Register Forgot login?

© 2002-2019
Encyclopaedia Metallum

Best viewed
without Internet Explorer,
in 1280 x 960 resolution
or higher.

Privacy Policy

Wolves in the Throne Room make a triumphant return to black metal. - 80%

Heathen Hearted, May 14th, 2019
Written based on this version: 2017, 2 12" vinyls, Artemisia Records (Limited edition)

To some an obvious evolution, and to others, a puzzling diversion, 2014 saw Wolves in the Throne Room release Celestite, an entirely ambient companion piece to their divisive previous work, Celestial Lineage. Taking the shimmering ambience that had always been a strong undercurrent of their lush, atmospheric black metal, Celestite pushed this sound to the forefront, crafting rumbling mountains of ambience and piercing beams of synth rather than the furious tremolo riffs, ritualistic blast beats, and animalistic screams that had been the band’s claim to fame. It is of no surprise then that Wolves in the Throne Room’s newest creation, Thrice Woven has been anticipated as the much-needed return to form that fans have been waiting for, and it is of no doubt that it delivers on this anticipation.

Thrice Woven wastes little time in confirming that this is indeed a black metal album. Opener “Born from the Serpent’s Eye” begins with several bright acoustic flourishes, before descending headlong into a frenzy. Shining tremolo riffs flow one after another, sharp, rolling snare beats crash forward in an aggressive rhythm, wind howls in the distance, and ringing synths underscore the immediately recognizable shrieks of Nathan Weaver. The guitars sound sharp but clear, the drums present, the vocals audible but not overpowering, lending a balanced and full sound to a song that refuses to sit still for several minutes. After a surprisingly wicked sounding riff that could be pulled straight from the playbook of old school black metal, the listener is greeted with the first of several appearances from Swedish singer-songwriter Anna Von Hausswolff. Anna’s mournful crooning over crystalline chimes provides a momentary respite from the storm, before launching straight into the heart of the maelstrom, a towering crescendo of riffs, screams, and angelic notes from Hausswolff marking one of the most triumphant moments in the band’s career before slowly fading into silence.

After such a strong and blistering start, Wolves move into slower territory in “The Old Ones Are with Us.” A fire crackles in the hearth as Steve Von Till of Neurosis fame orates the passing of Winter into Spring over a slow acoustic dirge. It is here the distorted guitars return, and it is here the first flaw of Thrice Woven reveals itself. Gone is the sharp clarity of the previous track, the riffs here churn and weave a desolate spell, but it sounds murky, muddy, the guitars almost completely indecipherable from one another. This remains the status quo for most of the remainder of the album. The vocals are often hard to discern as well, at many points blending into the hazy walls of distortion and synth. After an expanded and up-tempo reprisal of Von Till’s introduction, another explosive crescendo closes out the track, but it somewhat loses its edge through the fuzziness. This issue persists on Angrboda, the rhythm guitar lost somewhere in the mix beneath oddly muffled sounding vocals. Several moments on this track recall earlier works, a haunting ambient interlude hearkening back to Celestite sandwiched between some of the darkest sounding Wolves in the Throne Room material since Black Cascade. It is apparent at this point that these songs are rather similar in structure, as they all appear to be built around immersive ambient passages immediately followed by the explosive climax. While this formula works, it certainly lends an air of predictability.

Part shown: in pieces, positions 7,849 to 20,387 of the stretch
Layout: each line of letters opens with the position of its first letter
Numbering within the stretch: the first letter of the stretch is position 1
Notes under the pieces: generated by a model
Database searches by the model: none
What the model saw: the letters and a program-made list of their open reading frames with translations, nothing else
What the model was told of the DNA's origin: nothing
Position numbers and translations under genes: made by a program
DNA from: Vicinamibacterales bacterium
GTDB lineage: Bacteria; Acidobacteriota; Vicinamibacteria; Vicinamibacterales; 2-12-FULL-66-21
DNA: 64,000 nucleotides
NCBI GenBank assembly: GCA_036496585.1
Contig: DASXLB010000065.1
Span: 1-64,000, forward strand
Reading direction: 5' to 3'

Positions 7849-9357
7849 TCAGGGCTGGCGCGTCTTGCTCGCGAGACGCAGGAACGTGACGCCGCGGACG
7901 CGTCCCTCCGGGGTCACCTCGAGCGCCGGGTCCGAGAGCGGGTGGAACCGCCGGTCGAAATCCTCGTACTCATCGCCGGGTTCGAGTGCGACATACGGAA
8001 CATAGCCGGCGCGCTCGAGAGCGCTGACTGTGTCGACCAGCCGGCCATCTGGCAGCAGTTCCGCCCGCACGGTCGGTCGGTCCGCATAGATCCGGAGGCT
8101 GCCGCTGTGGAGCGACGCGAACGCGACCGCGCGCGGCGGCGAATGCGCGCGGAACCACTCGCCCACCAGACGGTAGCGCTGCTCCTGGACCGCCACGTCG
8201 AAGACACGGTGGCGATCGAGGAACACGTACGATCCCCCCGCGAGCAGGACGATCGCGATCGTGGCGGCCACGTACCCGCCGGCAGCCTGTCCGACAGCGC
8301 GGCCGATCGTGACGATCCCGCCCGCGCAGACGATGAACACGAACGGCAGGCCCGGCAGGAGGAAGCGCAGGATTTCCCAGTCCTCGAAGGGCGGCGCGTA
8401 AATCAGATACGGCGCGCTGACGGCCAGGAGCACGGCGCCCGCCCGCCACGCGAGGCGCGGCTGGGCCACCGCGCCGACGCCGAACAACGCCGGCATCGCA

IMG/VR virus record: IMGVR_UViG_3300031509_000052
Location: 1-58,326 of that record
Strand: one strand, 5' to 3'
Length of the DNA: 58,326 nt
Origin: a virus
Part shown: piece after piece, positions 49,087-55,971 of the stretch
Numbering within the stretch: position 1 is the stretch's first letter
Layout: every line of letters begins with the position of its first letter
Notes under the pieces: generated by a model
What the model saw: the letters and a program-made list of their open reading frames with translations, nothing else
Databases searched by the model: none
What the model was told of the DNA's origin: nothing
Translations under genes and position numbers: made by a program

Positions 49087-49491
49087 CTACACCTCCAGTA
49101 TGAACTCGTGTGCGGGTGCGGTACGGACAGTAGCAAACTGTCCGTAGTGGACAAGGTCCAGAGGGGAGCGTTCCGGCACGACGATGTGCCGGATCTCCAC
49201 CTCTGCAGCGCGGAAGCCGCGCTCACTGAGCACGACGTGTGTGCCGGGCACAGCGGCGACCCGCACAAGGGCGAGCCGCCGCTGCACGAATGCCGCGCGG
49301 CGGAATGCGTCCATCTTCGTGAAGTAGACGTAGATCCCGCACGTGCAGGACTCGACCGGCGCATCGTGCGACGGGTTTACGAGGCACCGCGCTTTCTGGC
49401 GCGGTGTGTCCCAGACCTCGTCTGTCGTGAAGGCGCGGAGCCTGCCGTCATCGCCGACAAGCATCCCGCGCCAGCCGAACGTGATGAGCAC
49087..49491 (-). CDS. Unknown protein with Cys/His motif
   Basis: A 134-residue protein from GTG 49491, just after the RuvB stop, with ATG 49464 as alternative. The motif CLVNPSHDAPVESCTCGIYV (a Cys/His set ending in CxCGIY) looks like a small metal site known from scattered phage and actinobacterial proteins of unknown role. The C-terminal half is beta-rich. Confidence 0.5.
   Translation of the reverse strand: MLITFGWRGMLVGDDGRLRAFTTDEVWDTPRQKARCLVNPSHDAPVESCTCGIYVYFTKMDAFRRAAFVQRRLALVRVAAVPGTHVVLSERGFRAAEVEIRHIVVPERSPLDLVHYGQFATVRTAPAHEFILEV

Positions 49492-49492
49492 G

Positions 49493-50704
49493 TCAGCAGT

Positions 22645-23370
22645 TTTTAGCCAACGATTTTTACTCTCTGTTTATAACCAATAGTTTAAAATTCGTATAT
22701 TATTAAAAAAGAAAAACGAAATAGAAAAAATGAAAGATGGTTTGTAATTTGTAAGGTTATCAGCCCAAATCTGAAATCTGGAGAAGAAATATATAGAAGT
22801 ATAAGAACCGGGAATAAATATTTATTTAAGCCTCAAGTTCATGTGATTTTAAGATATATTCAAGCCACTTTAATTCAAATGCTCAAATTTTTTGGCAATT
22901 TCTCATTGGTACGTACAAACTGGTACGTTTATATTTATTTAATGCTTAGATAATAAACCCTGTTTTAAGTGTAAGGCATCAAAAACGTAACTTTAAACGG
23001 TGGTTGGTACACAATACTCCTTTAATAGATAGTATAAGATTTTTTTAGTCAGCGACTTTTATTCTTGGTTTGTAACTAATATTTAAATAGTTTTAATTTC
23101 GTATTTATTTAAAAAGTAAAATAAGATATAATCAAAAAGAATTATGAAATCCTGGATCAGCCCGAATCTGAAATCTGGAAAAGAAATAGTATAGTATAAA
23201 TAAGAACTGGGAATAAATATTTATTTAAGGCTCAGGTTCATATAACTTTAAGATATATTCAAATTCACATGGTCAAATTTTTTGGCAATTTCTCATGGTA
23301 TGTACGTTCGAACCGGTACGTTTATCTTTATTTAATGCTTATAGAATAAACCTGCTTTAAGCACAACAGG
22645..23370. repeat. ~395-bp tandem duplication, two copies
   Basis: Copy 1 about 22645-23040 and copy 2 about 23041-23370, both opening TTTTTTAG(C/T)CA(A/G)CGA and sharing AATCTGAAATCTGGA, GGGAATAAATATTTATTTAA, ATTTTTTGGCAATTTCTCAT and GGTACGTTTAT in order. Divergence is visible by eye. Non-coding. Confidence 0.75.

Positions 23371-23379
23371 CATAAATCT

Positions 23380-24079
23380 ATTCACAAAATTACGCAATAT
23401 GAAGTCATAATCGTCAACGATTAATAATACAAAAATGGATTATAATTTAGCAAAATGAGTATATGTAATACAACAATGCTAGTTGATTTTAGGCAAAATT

Despite its misgivings, Thrice Woven closes itself out on a high note. “Mother Owl, Father Ocean” utilizes Anna Von Hausswolff’s final appearance alongside a beautiful harp passage, perfectly setting the stage for the stunning conclusion, “Fires Roar in the Palace of the Moon.” Riffs abound as the furious drumming of Aaron Weaver takes center stage, driving the song forward in a furious tempo, often displaced against some of the most ferocious snarls and screams ever heard from Nathan Weaver. After a final dramatic release, the final notes of Thrice Woven wash away into the waves concluding the best closing track the band has crafted since their masterwork “I Will Lay Down My Bones Amongst the Rocks and Roots.”

Thrice Woven is undeniably an album crafted by a band late into their career. It is an amalgamation of past efforts, taking elements from their discography and reining them in together alongside fresh ideas in what is probably their most concise and focused effort to date. While this spark is occasionally dampened by somewhat inconsistent production values and some formulaic songwriting, it doesn’t take away from the two spectacular tracks that bookend this album and its many beautiful moments throughout. While imperfect, this record corrects some mistakes found in past efforts by Wolves in the Throne Room, and sets an exciting precedent for any future efforts.

[Review was originally written and posted to Sputnikmusic.com]